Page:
Tuesday, October 23, 2012
DEVON’S CCC’s director of cricket Roger Newman has resigned after three years in the job to pursue other interests in the game, writes Conrad Sutcliffe.
DEVON’S CCC’s director of cricket Roger Newman has resigned after three years in the job to pursue other interests in the game, writes Conrad Sutcliffe. Newman, 68, played for Devon Colts and England Schools as a teenager, scoring his maiden century for Exmouth as a 16 year old in 1961.
He played for Devon between 1965-68 before moving to the Midlands to work, where he was courted by Worcestershire before deciding to concentrate on a teaching career rather than risking the vagaries of life as a professional sportsman.
Newman left teaching to go into business and when he retired from commerce went into professional coaching, firstly with Oxford University and later as the first director of the Warwickshire Academy.
When Newman left Warwickshire in 2004 he went back to where it all started with Devon and has held a number of posts – commercial and coaching – over the past eight years.
Devon have always known Newman has other cricket interests and while disappointed to see him go the management won’t be too surprised.
He runs his own cricket consultancy – Focus Cricket – and is also the South West chairman of the Cricket Foundation, the organisation that raises money to fund the Chance to Shine schools coaching initiative.
Newman said he will continue as an ambassador for the David Shepherd Cricket Foundation, the county-club supported youth charity which aims to develop young players. But his day-to-day involvement is over, not that he will be distancing himself completely from the county club.
He said: “I have been associated with Devon County Cricket Club for almost 50 years and will remain a keen supporter of the club as well as an ambassador for the David Shepherd Cricket Foundation. I have given the last three years as a volunteer for Devon and like think I am leaving with the club in a better place than it was. We have brought more younger players into the picture thanks to our coaching initiatives, such as the Devon Lions and the academy run by Tim Western and the Shep Foundation. It is worth noting that everything in Devon is done by volunteers and no one is paid a penny – players or coaches. We won the Minor Counties title in 2011 with a strictly amateur side and I doubt very much any other county has done that for a while, or is likely too. Some counties spend vast sums of money on players and it is so nice to beat them with a team who get nothing more than travelling expenses, their hotel room paid for and a £15 meal allowance.”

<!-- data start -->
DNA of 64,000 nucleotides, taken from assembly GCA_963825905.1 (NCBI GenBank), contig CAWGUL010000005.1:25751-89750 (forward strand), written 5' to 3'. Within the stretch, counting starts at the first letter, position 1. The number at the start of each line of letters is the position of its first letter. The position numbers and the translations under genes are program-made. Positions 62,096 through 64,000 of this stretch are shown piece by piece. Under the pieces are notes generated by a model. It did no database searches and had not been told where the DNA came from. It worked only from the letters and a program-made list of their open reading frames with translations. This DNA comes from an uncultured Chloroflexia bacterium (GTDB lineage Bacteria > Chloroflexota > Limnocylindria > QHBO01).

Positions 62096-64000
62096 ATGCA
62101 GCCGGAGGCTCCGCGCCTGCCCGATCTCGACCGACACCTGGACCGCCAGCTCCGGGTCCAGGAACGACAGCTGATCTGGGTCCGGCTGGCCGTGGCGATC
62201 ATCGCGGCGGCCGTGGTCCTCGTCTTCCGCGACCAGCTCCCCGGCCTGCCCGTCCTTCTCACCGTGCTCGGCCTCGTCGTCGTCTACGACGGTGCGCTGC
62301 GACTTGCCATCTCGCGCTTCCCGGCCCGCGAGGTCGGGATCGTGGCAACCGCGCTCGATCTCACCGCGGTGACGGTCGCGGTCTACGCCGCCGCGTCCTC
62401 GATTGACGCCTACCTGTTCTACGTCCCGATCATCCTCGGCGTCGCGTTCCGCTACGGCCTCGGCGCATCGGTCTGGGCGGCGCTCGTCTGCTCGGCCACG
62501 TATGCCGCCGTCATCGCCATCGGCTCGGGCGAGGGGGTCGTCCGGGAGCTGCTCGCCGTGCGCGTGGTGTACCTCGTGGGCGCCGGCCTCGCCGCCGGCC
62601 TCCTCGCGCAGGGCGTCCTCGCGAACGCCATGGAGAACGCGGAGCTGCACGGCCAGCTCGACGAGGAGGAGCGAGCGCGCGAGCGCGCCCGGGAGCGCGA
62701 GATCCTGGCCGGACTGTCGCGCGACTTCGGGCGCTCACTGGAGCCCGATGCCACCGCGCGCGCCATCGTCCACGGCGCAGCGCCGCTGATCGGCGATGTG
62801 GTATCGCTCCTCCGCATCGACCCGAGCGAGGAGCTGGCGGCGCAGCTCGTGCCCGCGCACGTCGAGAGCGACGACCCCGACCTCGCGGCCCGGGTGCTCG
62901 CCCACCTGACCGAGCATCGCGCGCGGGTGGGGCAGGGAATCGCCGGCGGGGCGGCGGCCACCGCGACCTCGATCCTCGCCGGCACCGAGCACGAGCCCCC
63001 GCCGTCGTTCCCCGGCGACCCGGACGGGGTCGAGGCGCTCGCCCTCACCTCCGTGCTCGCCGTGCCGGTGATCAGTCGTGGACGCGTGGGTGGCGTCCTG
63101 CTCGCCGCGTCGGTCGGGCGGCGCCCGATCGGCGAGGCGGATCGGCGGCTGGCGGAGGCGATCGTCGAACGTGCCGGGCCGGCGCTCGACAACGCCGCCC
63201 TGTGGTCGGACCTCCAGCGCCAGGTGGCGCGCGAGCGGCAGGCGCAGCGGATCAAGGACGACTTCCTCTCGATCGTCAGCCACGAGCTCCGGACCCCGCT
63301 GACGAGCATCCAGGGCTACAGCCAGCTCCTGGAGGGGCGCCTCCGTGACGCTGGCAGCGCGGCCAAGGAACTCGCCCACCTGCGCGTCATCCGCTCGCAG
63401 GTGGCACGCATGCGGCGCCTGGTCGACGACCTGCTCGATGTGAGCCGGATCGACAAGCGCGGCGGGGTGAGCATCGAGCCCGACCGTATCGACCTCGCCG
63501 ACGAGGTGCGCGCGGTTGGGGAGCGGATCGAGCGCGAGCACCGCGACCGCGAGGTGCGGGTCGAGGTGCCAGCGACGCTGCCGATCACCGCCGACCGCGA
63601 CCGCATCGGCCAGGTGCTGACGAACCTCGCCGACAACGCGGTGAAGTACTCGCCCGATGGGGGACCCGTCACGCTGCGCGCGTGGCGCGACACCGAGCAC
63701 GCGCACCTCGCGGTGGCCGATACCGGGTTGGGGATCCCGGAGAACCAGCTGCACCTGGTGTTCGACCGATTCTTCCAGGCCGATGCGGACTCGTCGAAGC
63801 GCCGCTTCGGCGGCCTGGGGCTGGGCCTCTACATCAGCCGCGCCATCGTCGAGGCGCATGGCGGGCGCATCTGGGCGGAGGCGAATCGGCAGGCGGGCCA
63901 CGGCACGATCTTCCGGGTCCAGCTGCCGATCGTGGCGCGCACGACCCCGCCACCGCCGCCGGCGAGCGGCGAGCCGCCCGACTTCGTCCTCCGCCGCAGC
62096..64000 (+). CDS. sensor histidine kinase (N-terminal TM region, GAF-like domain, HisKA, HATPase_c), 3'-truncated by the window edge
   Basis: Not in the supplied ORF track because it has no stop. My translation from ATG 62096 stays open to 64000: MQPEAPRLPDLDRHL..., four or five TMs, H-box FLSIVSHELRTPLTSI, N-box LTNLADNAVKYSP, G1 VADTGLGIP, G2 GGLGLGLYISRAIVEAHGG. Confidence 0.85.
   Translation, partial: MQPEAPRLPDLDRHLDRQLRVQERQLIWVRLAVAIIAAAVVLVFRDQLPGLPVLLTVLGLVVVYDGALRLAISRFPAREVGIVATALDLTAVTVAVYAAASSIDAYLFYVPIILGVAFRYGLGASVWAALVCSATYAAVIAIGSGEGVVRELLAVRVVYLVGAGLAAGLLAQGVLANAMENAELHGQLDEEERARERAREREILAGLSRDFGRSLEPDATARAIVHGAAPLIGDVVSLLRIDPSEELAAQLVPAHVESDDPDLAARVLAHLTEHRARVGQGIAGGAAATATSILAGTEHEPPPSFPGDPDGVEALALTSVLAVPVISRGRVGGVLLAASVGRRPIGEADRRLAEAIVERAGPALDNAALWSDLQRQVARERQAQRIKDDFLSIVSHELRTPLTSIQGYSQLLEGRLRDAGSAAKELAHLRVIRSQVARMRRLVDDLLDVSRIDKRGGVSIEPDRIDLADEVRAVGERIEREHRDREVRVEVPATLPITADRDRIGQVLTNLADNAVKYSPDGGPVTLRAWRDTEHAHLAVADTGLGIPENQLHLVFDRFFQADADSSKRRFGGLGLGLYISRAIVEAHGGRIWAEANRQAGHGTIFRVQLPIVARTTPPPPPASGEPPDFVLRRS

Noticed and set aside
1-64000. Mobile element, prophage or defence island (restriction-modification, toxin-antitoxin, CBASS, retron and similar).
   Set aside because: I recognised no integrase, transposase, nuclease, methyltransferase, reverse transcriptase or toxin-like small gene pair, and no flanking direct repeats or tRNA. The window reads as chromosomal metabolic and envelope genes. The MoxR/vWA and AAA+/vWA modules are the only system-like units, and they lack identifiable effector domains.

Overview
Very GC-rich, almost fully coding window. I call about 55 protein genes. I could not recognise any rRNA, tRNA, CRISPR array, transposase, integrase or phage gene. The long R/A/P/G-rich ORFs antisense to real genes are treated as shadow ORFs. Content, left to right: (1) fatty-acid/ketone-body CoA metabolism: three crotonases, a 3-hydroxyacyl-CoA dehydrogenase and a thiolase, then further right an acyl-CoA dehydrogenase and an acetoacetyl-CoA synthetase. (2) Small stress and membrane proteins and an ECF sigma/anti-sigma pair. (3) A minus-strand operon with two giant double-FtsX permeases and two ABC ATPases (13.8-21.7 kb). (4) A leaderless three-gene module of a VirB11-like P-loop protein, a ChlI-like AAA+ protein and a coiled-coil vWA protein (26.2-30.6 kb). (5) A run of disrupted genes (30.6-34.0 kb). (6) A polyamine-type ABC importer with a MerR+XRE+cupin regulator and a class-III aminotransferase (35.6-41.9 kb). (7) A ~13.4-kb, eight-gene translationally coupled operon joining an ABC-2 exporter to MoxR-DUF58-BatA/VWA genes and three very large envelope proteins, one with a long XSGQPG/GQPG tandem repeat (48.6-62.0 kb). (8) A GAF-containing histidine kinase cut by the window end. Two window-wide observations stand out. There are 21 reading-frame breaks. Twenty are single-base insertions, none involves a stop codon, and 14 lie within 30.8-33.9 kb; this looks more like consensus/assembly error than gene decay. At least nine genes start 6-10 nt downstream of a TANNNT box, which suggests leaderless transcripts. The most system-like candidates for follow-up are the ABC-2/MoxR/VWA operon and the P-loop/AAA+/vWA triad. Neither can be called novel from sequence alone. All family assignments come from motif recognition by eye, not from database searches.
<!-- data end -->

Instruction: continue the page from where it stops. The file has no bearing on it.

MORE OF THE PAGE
Newman is closely associated with Devon’s development schemes over the past few seasons, so why has he decided to walk away? “Through Focus Cricket, my consultancy business, I get offered the chance to work on other projects, all of which I have turned down over the past three years,” said Newman.
He continued: “There are things I would like to get involved in, but because of my commitment to Devon I have had to turn them down. Neil Gamble, the county club’s chief executive, said Newman would be missed.”
“He has worked tirelessly to maintain the vision of the club and to sustain its playing success over the last three years,” said Gamble. “His organisation of the first team, his creation of the Devon Lions and his special promotion of the David Shepherd Cricket Foundation have been substantial achievements. Roger will be a great loss to the county and his drive, enthusiasm and extensive cricketing experience will be very hard to replace.”